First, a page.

Wing drone delivery is adding complex route management and self-loading capability for its drone delivery fleet that will make it “capable of handling tens of millions of deliveries for millions of consumers by mid 2024”, says CEO Adam Woodworth in a press release.

Presently, The company is trialling its drone delivery at low to medium scale in 10 global locations, including Queensland, Australia, Helsinki, Finland and the Dallas-Fort Worth region, U.S. Wing struck 100,000 total drone deliveries two years ago, 300,000 a year later and will surpass 500,000 this year. These craft are transporting up to 1,000 packages a day in a delivery area of 100,000 or more people.

Wing has worked in recent years to enable its drone delivery “to integrate seamlessly” with existing delivery infrastructure for restaurants and retailers. Delivery services are being launched from parking lots and rooftops while being integrated with well-known delivery apps. Now the company is adding hands-free pickup and smarter drone management in preparation for scaling the service.

Adam Woodworth

Woodworth comments, “Up to this point, the industry has been fixated on drones themselves — designing, testing, and iterating on aircraft, rather than finding the best way to harness an entire fleet for efficient delivery. We see drone delivery at scale looking more like an efficient data network than a traditional transportation system.”

He continues, “As with many other areas of technology, from data centres to smartphones, the physical hardware is only as useful as the software and logistics networks that make it meaningful for organisations and their customers.”

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Wing’s vision is this: Its drones won’t just fly point-to-point routes i.e move from a hub (Wing calls them “nests”) to a retailer, pick up a package, deliver it and fly back to the nest. Rather, they will follow complex and ever-changing routes as needs change, picking up, dropping off, recharging when necessary at various hubs, and acting, for all intents and purposes, like a Uber in the skies that never needs to go “home.”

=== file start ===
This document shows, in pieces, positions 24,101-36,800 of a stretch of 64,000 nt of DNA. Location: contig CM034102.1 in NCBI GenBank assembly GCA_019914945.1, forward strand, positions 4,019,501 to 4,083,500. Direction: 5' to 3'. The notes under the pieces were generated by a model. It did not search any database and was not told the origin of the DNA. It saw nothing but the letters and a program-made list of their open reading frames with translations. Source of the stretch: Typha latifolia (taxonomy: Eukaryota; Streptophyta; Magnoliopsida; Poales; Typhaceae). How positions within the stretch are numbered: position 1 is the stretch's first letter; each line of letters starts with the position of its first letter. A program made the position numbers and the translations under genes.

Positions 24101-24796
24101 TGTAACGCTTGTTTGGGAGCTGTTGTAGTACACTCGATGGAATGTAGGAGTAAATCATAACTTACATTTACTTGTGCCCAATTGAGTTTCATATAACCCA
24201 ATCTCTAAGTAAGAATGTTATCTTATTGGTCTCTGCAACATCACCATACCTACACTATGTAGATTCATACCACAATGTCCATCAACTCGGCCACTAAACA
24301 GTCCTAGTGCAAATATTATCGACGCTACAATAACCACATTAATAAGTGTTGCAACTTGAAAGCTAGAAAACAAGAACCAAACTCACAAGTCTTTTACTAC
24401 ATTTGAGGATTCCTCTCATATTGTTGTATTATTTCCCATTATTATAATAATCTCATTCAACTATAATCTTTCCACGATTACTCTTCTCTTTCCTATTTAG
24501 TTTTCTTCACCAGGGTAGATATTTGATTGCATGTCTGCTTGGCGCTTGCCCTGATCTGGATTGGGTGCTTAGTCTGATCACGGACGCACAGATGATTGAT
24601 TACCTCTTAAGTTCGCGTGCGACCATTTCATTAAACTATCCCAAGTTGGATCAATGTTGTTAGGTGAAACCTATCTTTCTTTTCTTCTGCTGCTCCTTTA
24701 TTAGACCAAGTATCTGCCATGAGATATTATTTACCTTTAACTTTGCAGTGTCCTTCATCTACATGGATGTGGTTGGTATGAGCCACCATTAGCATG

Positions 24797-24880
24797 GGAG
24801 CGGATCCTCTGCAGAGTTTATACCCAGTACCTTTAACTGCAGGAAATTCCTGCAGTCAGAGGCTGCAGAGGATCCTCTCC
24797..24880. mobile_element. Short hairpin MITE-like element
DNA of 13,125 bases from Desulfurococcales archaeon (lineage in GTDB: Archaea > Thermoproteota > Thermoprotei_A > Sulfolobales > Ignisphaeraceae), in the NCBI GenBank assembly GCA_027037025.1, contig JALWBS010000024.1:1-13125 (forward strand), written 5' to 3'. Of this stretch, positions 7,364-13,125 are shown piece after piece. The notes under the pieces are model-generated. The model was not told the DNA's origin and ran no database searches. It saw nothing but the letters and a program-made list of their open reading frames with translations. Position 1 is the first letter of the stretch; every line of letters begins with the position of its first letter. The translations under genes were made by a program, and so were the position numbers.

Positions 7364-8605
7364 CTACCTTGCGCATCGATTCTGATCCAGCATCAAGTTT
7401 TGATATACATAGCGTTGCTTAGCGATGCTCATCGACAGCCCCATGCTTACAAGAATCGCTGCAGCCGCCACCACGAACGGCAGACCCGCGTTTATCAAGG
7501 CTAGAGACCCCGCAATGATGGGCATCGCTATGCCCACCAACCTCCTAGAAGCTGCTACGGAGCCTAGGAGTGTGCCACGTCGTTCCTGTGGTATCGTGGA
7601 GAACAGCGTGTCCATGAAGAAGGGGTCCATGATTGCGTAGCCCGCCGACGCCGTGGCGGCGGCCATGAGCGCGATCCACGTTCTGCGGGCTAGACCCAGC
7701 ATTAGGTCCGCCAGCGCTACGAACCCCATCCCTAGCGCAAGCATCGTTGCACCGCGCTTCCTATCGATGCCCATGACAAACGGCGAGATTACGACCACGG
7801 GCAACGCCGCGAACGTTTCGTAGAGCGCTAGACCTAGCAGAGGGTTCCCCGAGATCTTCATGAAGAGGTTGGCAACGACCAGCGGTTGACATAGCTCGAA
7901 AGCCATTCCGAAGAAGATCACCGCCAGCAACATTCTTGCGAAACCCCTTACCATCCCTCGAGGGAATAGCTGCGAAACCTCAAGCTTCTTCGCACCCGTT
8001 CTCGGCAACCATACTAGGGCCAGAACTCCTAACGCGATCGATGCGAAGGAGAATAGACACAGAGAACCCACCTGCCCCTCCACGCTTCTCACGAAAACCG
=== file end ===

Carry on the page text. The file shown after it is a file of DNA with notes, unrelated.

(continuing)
To achieve this science fiction dream, Wing are introducing a key new component called “Autoloaders,” that allow retail staff to pre-load a delivery package and then walk away. This is held in the autoloader, a tiny tower with V-shaped arms that fits in part of a parking space, until a drone comes by and autonomously picks it up.

A Wing spokesperson told, “Our automated network will select a drone to retrieve the package and deliver it to a customer, freeing employees from needing to wait for a drone to arrive in order to load the package. For a retailer, this will make loading drones as simple as handing it to a waiting delivery driver.”

The network is managed by logistics automation software that constantly allocates hardware resources at a city or metro-wide scale. The software manages three basic hardware elements: Delivery drones; “Pads or Nests” where drones takeoff, land, and recharge their batteries between trips; and AutoLoaders that allow retailers to preload packages for automatic pickup.

The design of Wing’s drones help this “integrated multi-hop system” as they are light in weight and manoeuvrable with a good battery charge length, allowing the company “to go big” with the dream of achieving “tens of millions of deliveries for millions of customers.”

Woodworth points out, “Building drone delivery into the last mile can be as simple as ordering drones, turning them on, and letting them connect to the network, while the delivery network automates compliance with regulation.”

Wing is targeting the middle of 2024 for this kind of scale, touting “store to door” delivery times of 15 minutes at low cost and with 50 times greater efficiency than fuel-powered delivery cars and trucks.

But there is one major problem.

Will the FAA and EASA regulators be ready for such a major breakthrough in drone delivery leaving aside the basic BVLOS requirement?

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(Top image: Wing)